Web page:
The Minnesota Twins haven’t exactly started fast to begin the 2022 season.
Their 4-6 start is primarily a result of expected regular contributors like Carlos Correa, Max Kepler, and others who have produced inconsistent results over the first handful of games. The Twins have scored 3.7 runs per game through the first ten matchups this season, and the league average is typically north of 4.5 runs per game.
Byron Buxton has missed some time due to a knee injury, but this lineup still features some names that have been able to do some damage from the batter’s box. We’re talking about Correa, Kepler, Jorge Polanco, and others. However, Miguel Sanó is the x-factor who could elevate Minnesota’s lineup.
The righty has a career slash line of .236/.328/.487 with 162 career home runs since making his debut in 2015. Sanó made the All-Star team in 2017, but the Twins sent him down to A-ball in Ft. Myers to rework his approach a year later. Then he had a career-high 34 home runs in 2019. It’s a microcosm of how Sanó has developed a track record of being a streaky player.
His lows are highlighted again with another slow start to the season. Like most hitters in the Minnesota offense, Sanó has had a rough go of it. Sanó is slashing at a .077/.294/.192 clip in 26 at-bats so far, with just one home run and a 29 percent strikeout rate.
Factors like weather and a lockout-shortened Spring Training could be impacting his performance. But it could be that Miguel Sanó is just someone who needs more time to get acclimated to a 162-game season. Sanó is feast or famine at the plate. He either destroys baseballs or fans at them. He has a 36 percent career strikeout rate and an average exit velocity of 93.1 MPH in his career.
Here are Sanó’s numbers from roughly the first month of every season since he made the All-Star team in 2017.
Last season was one of Sanó’s slowest starts in his career. A .552 OPS and a couple of home runs isn’t an ideal way to get your season going. Sanó’s rough stretch caused the Twins to take action and move him to a platoon role. He shared time at first base with Alex Kirilloff before the rookie went down with a wrist injury last season.
The extra time at the plate allowed him to regain his form, and he put together a solid season. After a tough first month, Sanó slugged 11 home runs over his next 30 games and finished the year with 30 homers and a career-low 34 percent strikeout rate.
Sanó needed a reset in 2018, but his season didn’t start as poorly as fans may remember. Things actually started to go south in the second month of the season. Sanó slashed .213/.289/.450 from May 25 to June 13 with just two home runs while his strikeout rate increased to 41 percent, which isn’t a significant increase from the first month but is still an already high clip. He wasn’t at an All-Star pace that year, but Sanó also wasn’t sent down to Ft. Myers for a tune-up only because of his first handful of weeks.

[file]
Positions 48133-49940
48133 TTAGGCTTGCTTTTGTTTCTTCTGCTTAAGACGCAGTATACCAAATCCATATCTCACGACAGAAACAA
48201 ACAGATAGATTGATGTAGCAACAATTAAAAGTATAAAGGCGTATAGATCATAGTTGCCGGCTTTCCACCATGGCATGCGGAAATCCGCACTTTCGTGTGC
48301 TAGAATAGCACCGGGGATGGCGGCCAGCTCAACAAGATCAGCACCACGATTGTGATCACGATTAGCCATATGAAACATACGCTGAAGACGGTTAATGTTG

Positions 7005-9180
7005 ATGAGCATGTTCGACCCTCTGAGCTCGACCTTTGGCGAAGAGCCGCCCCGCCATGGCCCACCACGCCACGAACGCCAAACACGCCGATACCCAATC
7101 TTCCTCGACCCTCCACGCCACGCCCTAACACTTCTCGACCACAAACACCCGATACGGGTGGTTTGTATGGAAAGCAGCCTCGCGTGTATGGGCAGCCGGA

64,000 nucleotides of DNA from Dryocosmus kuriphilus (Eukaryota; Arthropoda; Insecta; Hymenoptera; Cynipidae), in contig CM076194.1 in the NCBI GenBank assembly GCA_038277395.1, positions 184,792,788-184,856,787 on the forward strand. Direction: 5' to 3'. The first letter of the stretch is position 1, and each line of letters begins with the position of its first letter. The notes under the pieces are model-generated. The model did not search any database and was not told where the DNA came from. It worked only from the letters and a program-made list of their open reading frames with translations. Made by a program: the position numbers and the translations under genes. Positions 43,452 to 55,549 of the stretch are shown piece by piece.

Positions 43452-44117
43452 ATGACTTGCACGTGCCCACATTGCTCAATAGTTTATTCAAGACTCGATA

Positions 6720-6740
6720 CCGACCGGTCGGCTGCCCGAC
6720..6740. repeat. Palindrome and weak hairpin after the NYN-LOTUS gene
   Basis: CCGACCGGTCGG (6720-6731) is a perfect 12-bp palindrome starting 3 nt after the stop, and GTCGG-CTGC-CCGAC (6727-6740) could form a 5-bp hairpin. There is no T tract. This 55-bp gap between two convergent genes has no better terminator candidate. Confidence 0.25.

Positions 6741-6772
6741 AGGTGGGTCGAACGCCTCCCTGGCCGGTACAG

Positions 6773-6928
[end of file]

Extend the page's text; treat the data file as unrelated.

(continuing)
Conversely, his outstanding 2019 season slowed down after a great first month. His strikeout rate rose six percent during his second month, which included a dip from a .949 OPS down to a .778 OPS clip – closer to league average for the 2019 season. Still, Sanó only hit one less home run in his second month. It wasn’t like he “cooled down” and became an unproductive player, but it’s never a great sign when his strikeout rate gets north of 40 percent.
However, exit velocity is one area where Sanó always seems to start slow. The table below looks at his average exit velocity numbers and how they trend early in a season. For reference, Sanó’s career average exit velocity is 93.1 MPH.
Although his strikeout rate fluctuates year by year, Sanó makes loud contact when he puts the bat on the ball. That doesn’t always translate into production on the field, but it shows that Sanó typically gets better at hitting his pitch as the season goes on. A ball usually hit just a little harder can go from an easy fly out to an extra-base hit or sailing over the fence.
Now that we’ve looked through the numbers, let’s see if Sanó is a slow starter. Although it can take a while for him to make consistent contact, he generally starts out okay in most categories. He’s not a slow starter so much as he’s a streaky player. Sometimes his hot months are in April. Other times they are in July.
The Major League Baseball season is a 162-game marathon. No player is immune from hot streaks and slumps throughout a season. Where Sanó seems to be different is that when he’s hot, he can be a legitimate power hitter in the middle of any lineup. But when he cools off, sending him down to A-ball doesn’t seem out of the question. But Sanó can’t afford too many cold streaks. He’s in the final year of his contract, and the front office could easily move Kirilloff over to first base full-time after this season.
Yeah, Sanó needs to find a way to get hot again. But how can he do that?
Sanó is striking out less than his career average this season, but he isn’t making hard contact. His 91.3 MPH average exit velocity is the lowest since 2018. That could be because he’s getting under the ball. Sanó’s launch angle sits at 37 degrees, almost a 20-degree spike from his past seasons.
Again, the only real way to get a hitter out of a slump is to just keep giving him at-bats until they begin to produce. After a shortened Spring Training, every player had to start the year, but Sanó could have benefitted from seeing more live pitching.
Miguel Sanó can be an impact hitter in the middle of the Twins lineup. But he can be downright unplayable at times as well. While we have been seeing more of the latter to start the year, there is no doubt he’s capable of getting himself turned around. However, it will require more at-bats. Sanó is in a contract year and needs to find some consistency quickly if he wants to solidify his future in the big leagues.